Jul-14-04  SicilianDragon: This is certainly a trappy variation, but poses no threat against experienced opposition.
Jul-14-04  Helloween: This is one of the most rarely played openings that actually has its own ECO code. 6...Bg7? is of course bad, and both 6...Nc6 and 6...Nbd7 give Black a good position as mentioned earlier. My personal preference, 6...a6, also gives Black a strong position, as preventing Bb5+ is very important. Bronstein vs Tukmakov, 1971 shows 6...a6 in action.
Jul-19-04  RonB52734: This variation was mentioned fairly prominently in a novel, written several decades ago (the 1980s?), about a woman world champion, "The Queen's Gambit."
Jul-19-04  Jesuitic Calvinist: Ron, I remember the novel "Queen's Gambit" by Tevis(?) from 1983, I think. I recall the parts about sex and dope-smoking, but not f4 against the Dragon. This selective chess reading perhaps explains why I did not pursue chess more seriously in my youth.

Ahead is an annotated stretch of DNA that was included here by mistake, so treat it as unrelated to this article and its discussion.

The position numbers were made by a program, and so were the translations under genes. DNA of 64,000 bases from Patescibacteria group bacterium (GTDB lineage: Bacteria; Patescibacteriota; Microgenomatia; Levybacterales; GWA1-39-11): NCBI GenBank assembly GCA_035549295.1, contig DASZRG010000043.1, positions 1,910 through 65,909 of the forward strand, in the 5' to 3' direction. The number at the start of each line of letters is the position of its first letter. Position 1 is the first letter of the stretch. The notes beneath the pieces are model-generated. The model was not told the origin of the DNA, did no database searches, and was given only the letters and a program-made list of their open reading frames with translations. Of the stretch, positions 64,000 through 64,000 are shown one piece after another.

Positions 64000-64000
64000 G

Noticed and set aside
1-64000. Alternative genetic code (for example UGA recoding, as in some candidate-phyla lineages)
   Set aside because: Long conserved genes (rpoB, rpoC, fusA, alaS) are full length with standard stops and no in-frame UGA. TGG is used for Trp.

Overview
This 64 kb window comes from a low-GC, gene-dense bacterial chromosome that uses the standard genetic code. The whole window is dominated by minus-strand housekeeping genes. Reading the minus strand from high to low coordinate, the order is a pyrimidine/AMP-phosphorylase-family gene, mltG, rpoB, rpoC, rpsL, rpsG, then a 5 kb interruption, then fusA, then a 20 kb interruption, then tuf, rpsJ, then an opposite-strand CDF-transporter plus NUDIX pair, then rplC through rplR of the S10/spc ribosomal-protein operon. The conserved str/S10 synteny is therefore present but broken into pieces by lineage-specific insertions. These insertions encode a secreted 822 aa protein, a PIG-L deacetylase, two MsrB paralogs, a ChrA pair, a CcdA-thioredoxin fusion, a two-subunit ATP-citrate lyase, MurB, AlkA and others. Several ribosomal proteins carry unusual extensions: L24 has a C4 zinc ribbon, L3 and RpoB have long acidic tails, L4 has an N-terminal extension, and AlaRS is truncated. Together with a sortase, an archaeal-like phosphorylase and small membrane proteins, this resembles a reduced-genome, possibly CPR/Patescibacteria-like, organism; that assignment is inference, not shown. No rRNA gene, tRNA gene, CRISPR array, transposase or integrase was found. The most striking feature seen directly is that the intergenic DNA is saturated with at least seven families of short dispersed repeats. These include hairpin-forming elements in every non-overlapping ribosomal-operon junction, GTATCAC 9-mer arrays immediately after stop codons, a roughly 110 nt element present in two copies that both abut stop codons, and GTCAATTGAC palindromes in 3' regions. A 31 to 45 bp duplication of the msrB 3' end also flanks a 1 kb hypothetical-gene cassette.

Aug-07-04  RonB52734: Lol. It does not, however, explain your nickname!
Oct-04-04  tacticsjokerxxx: <SicilianDragon>

6...Nc6 being considered the best move here... (Bg7 being obviosly bad and Nbd7 doens't look so hot either) what happens after 7.Nxc6 - bxc6 8. e5? I personlly don't think I'd favour that position as black, mostly because i just hate it when i get my queen's knight exchanged for a king's knight, which is why I usually delay the development of my queen's knight a bit, which obviosly doesn't work too well against the levenfish.. but also because the early f4+e5 pawn advance ruins the aesthetic quality of the dragon... hm.. what is one to do... fish vs dragon...

Nov-17-04  ConspTheory06: Yes although 6...Nc6 refutes the levenfish most people who play the dragon want to get ready to castle right away so they play 6...Bg7 alot of the time. I just yesterday played this variation in my High School Match and won beautifully even after he saved the knight with a double knight sac. It went like this: 1. e4 c5